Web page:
Some Call Them Feathered Rats

Article excerpt

But a Montreal researcher is discovering complexity and beauty in the world of the Urban Pigeon

We've all met those intrepid scientists (if only in magazine stories and TV documentaries) who study rare animals in the world's far corners, muddy-booted field researchers braving monsoon or quicksand to seize the truths that may prolong the days of gorillas, tigers and other noble beasts.

Then there is Louis Lefebvre. Mud-free, middle-aged, something of a Renaissance man, this French-Canadian biology professor at McGill University launches research expeditions within a few minutes walk of his office. On the McGill campus in deepest downtown Montreal, he explores the ways of animals that Woody Allen called "rats with wings."

Louis Lefebvre studies pigeons. Common, everyday, fecund, soot-shaded, park-bench-spattering street pigeons. "I think they're neat little animals," he says without embarrassment. "I also like the kind of people that like pigeons - this sort of marginal type of person." By which he means those urbanites, often the elderly or loners or both, who go out of their way to feed pigeons. Perhaps the researcher is just keeping his eye on his goal: "I'm interested in why pigeons do so well. So the more there are, the happier I am."

A 44-year-old Montreal native, Lefebvre has published two novels (neither of them appears to be about pigeons) as well as poetry. As a scientist, he is curious about the advantages animals derive from group living. To investigate the question he has studied pigeon-flock dynamics and looked at how new information or behavior (how to capitalize on new food sources, for example) is transmitted between the birds. In experiments bridging the world of the laboratory and of the street, he has examined how the birds compete through imitation and speed instead of aggression.

Seeing live pigeons in the park will never quicken the bird-watcher's pulse quite like a rare warbler flashing through on migration. But give pigeons credit. Every day, these birds perform feats demanding adaptability, intelligence and pluck. Namely, they survive on today's urban mean streets.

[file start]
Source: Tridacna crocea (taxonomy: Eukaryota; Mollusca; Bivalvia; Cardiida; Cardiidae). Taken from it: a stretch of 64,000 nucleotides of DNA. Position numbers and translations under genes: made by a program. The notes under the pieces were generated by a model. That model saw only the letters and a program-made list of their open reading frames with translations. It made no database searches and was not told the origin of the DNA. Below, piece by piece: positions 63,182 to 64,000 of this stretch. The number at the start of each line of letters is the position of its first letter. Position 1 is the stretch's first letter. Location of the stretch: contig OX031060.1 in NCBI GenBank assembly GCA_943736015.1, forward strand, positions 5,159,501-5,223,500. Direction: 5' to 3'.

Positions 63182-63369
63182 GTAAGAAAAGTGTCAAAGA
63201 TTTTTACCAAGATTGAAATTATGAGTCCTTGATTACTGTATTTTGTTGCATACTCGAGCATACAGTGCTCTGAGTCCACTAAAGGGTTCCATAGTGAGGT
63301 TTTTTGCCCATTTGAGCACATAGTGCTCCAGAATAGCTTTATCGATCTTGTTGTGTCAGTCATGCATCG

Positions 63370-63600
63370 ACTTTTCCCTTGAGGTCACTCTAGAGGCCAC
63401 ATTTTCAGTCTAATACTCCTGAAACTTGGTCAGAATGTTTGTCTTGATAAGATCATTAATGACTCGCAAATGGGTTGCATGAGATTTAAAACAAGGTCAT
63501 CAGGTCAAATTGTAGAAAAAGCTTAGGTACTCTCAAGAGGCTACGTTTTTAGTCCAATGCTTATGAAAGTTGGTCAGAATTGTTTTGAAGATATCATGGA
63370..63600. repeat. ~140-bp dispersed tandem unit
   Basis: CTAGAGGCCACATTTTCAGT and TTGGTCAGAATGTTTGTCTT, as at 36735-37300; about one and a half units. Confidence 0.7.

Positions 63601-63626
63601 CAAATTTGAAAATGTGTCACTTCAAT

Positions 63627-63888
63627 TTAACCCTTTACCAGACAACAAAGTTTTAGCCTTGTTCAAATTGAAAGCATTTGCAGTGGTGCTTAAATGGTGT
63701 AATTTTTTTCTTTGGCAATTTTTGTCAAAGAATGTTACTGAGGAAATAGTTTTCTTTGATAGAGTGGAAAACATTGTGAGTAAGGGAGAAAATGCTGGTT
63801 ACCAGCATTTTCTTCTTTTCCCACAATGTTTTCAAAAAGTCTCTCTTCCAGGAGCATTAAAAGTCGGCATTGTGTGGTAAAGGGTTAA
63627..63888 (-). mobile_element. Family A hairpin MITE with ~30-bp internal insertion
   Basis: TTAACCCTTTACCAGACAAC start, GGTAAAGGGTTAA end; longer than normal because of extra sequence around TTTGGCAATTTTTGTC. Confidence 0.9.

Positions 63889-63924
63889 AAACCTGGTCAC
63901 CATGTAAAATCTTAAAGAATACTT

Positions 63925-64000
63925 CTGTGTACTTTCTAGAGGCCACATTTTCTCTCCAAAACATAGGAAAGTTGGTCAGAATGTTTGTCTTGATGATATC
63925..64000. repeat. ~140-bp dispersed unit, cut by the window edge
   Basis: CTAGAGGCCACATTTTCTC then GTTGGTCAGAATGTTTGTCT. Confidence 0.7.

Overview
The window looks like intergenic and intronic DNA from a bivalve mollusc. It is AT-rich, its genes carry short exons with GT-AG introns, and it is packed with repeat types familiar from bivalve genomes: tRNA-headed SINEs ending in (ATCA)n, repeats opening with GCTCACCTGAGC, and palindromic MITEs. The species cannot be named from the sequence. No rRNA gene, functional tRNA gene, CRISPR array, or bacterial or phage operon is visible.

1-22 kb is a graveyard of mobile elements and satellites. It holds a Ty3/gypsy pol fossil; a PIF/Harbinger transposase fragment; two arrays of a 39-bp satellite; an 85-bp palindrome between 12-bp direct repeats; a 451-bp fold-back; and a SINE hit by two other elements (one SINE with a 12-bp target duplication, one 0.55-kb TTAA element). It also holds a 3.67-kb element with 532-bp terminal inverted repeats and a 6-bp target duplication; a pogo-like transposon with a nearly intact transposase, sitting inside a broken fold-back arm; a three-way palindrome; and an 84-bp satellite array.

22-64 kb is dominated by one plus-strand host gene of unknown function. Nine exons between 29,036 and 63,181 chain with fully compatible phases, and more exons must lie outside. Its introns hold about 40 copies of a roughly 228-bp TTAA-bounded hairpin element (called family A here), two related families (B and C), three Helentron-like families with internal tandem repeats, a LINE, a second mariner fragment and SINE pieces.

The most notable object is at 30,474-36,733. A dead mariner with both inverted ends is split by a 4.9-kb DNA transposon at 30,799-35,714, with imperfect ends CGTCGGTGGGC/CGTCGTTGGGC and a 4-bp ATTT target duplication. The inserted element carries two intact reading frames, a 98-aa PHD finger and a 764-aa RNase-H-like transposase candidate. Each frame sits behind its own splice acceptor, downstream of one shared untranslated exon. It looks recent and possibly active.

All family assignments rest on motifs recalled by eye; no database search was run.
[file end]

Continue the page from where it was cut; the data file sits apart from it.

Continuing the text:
"They have specifically adapted to that niche of living in cities, treating buildings as if they were cliffs [the birds' wild ancestors roosted in crevices on rocky outcrops], treating people as if they were any normal source of food," says Lefebvre. "Whatever type of environment you decide to colonize, whether it's the romantic wilds of Costa Rica or just a plain city square, the fact that you're doing well in it is something that I find admirable." The practical biologist has another reason to study the pigeon. "It's available - you just step out of your lab, and you've got your research animal."

And how. Lefebvre guesses that 50,000 to 100,000 pigeons dwell in Montreal. But many cities have many, many more pigeons. American physics professor and author James Trefil, in his book, A Scientist in the City, writes that in London's pigeon-carpeted Trafalgar Square and Venice's Piazza San Marco, "The weight of the living pigeons is probably greater than the total weight of living animals on any comparably sized wild habitat."

For thousands of years, chubby little Columba livia, aka the rock dove, aka the feral city pigeon, has strutted along urban man's boulevards and backstreets. Pigeons in North American cities are descended from birds brought across the Atlantic as food by colonists as early as the 1600s. Their ancestors also include escapees from homing and racing flocks and even the occasional showbird.

As far back as the fourteenth century, relations between urban people and these urban birds could turn tense, with the Bishop of St. Paul's Cathedral in London lamenting that folks hurling rocks at the rock doves were also smashing cathedral windows. Acid in pigeon droppings can corrode paint and stone, and the guano plugs roof drains, causing buildings to flood with rainwater. …